Capture nets police award for Finksburg teen-ager

Member of Explorer post helped catch suspect

May 25, 1999|By Mike Farabaugh | Mike Farabaugh,SUN STAFF

For his quick thinking and calm demeanor in helping apprehend a shoplifting suspect in January, a 19-year-old Finksburg man will receive the Superintendent's Salute award from Col. David B. Mitchell tomorrow at state police headquarters in Pikesville, state police announced yesterday.

Jon Hill, who wants to enter the Maryland State Police academy in July 2000, is a member of Explorer Post 56 at the Westminster barracks and an applicant for the state police cadet program.

Hill said he was at home Jan. 20 when he heard something about shoplifters on his police scanner in the family living room and looked outside to see a deputy sheriff in his yard along Sykesville Road.

Hill went outside and learned that troopers had captured two of three shoplifting suspects who had fled from a Wal-Mart in Eldersburg and were searching for a third.

"I just happened to be wearing my Explorer's uniform, which is similar to the brown state police uniform except the pants are black," Hill recalled yesterday.

After helping to search the area for 30 to 45 minutes, he returned to his yard, intending to look for the suspect in family vehicles parked in the driveway.

"That's when I noticed the garage door was shut," Hill recalled. "I knew I had left it open and then I saw wet footprints on the driveway outside the garage door."

By then, troopers and deputies were no longer in sight, so he opened the garage door and saw a man about 26 years old hiding there.

"I believe he thought I was a trooper, because he immediately said, `You got me, I won't give you any trouble,' " Hill said.

"I said, `Good, put your hands in the air where I can see them,' and he did."

Perhaps Hill's size -- he is 6 feet 6 inches and towered over the 6-foot suspect -- persuaded the man not to attempt to fight or run.

The standoff didn't end there.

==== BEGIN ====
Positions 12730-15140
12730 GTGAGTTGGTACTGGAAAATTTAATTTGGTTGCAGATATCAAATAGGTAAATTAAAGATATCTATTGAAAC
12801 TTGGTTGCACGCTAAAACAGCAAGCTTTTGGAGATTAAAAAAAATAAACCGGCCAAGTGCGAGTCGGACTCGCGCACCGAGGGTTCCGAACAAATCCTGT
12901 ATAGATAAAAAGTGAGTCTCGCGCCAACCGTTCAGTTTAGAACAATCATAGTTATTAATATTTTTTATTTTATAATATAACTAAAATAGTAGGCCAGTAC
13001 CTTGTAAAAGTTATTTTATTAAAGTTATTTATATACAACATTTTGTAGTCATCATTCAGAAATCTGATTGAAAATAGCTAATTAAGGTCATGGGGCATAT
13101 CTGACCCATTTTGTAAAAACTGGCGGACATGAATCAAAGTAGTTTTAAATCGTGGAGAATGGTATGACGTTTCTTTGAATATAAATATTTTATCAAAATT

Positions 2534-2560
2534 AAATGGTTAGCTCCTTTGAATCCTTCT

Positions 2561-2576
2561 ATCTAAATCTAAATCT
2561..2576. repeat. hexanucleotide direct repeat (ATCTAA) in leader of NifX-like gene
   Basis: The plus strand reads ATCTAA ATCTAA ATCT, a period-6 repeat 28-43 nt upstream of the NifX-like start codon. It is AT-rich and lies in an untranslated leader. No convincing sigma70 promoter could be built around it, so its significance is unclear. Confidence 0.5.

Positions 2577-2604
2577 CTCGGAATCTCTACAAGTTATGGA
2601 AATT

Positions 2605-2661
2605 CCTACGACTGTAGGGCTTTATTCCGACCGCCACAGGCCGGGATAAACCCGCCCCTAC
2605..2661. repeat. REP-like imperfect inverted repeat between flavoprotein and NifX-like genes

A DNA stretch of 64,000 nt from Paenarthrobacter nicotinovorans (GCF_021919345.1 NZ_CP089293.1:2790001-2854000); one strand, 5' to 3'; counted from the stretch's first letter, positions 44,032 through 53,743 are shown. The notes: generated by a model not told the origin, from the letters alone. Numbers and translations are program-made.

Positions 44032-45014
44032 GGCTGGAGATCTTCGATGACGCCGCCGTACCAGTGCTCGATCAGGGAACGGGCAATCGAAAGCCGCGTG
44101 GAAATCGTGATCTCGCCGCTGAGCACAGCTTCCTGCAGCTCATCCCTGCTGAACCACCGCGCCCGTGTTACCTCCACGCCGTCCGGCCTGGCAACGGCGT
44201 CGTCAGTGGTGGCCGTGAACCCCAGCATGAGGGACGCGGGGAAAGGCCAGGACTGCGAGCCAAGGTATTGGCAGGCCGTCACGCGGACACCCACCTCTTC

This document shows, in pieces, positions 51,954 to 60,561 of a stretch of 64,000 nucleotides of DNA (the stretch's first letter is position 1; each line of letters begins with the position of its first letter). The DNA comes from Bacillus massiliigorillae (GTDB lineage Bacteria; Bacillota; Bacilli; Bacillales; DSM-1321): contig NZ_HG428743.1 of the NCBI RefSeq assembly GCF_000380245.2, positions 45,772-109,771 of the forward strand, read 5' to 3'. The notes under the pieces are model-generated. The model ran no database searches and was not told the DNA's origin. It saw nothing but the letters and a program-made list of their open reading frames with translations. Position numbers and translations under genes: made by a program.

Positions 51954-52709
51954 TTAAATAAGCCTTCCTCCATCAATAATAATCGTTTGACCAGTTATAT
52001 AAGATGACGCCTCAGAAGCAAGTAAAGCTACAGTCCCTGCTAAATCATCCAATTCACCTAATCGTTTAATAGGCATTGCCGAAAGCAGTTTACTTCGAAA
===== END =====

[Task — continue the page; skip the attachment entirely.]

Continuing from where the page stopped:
Hill could see a state police cruiser 200 yards down Sykesville Road, but couldn't get anyone's attention.

"After about three minutes, I told the guy to come out and start walking toward the trooper's car," Hill said. "I was going to use the radio in the car to call for assistance."

As Hill marched the suspect -- hands in air -- to the cruiser, a nearby off-duty Anne Arundel County officer, who was assisting in the search, sized up the situation and quickly assisted.

"I got handcuffs from the cruiser, and the Anne Arundel officer made the arrest," Hill said.

Explorers normally do not get involved in enforcement situations, Hill said.

"We are the eyes and ears of the Maryland State Police and assist with safety education, drug awareness programs and help with parking and crowd control at events such as carnivals," he said.

He said he joined the Explorer post after talking to a good friend about wanting to be a state trooper and meeting Tfc. George Noyes, who supervises the program at the Westminster barracks.

Hill is a former baseball, basketball, golf and cross country standout from Liberty High School in Eldersburg and attends Frederick Community College on a baseball scholarship. He is studying criminal justice.

"I had a lot of really good coaches and teachers who helped me as I was growing up and I just want to give something back to the community in the same way they helped me," Hill said. "My parents got me involved in athletics and that kept me busy and out of trouble. I just want to do the same for someone else."

Hill said he realized the Superintendent's Salute will look impressive when he applies for the state police academy, even more than the "Atta Boy" citation he received for printing information about drugs that he saw on the Internet.

"I was at the library and someone else was looking at a Web site," Hill recalled. "As soon as he left, I printed it and turned it over to Sgt. Mike College of the [Carroll County] Drug Task Force."

The "Atta Boy" award recognizes a job well done, Hill said.

Pub Date: 5/25/99

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